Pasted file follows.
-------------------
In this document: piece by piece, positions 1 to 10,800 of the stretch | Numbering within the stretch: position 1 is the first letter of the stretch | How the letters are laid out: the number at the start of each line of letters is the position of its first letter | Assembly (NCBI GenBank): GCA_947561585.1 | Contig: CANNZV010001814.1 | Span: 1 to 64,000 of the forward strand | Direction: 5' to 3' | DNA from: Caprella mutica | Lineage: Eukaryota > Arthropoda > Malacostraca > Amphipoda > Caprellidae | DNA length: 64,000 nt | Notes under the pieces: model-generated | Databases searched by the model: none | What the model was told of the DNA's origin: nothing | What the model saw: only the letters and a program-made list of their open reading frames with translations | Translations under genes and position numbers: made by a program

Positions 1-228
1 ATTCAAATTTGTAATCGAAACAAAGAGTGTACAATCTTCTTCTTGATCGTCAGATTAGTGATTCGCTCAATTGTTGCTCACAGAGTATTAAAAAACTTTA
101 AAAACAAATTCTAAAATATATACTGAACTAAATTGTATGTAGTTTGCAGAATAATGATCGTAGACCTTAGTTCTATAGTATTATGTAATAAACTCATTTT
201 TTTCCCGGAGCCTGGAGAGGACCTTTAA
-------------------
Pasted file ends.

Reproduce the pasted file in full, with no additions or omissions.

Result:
In this document: piece by piece, positions 1 to 10,800 of the stretch | Numbering within the stretch: position 1 is the first letter of the stretch | How the letters are laid out: the number at the start of each line of letters is the position of its first letter | Assembly (NCBI GenBank): GCA_947561585.1 | Contig: CANNZV010001814.1 | Span: 1 to 64,000 of the forward strand | Direction: 5' to 3' | DNA from: Caprella mutica | Lineage: Eukaryota > Arthropoda > Malacostraca > Amphipoda > Caprellidae | DNA length: 64,000 nt | Notes under the pieces: model-generated | Databases searched by the model: none | What the model was told of the DNA's origin: nothing | What the model saw: only the letters and a program-made list of their open reading frames with translations | Translations under genes and position numbers: made by a program

Positions 1-228
1 ATTCAAATTTGTAATCGAAACAAAGAGTGTACAATCTTCTTCTTGATCGTCAGATTAGTGATTCGCTCAATTGTTGCTCACAGAGTATTAAAAAACTTTA
101 AAAACAAATTCTAAAATATATACTGAACTAAATTGTATGTAGTTTGCAGAATAATGATCGTAGACCTTAGTTCTATAGTATTATGTAATAAACTCATTTT
201 TTTCCCGGAGCCTGGAGAGGACCTTTAA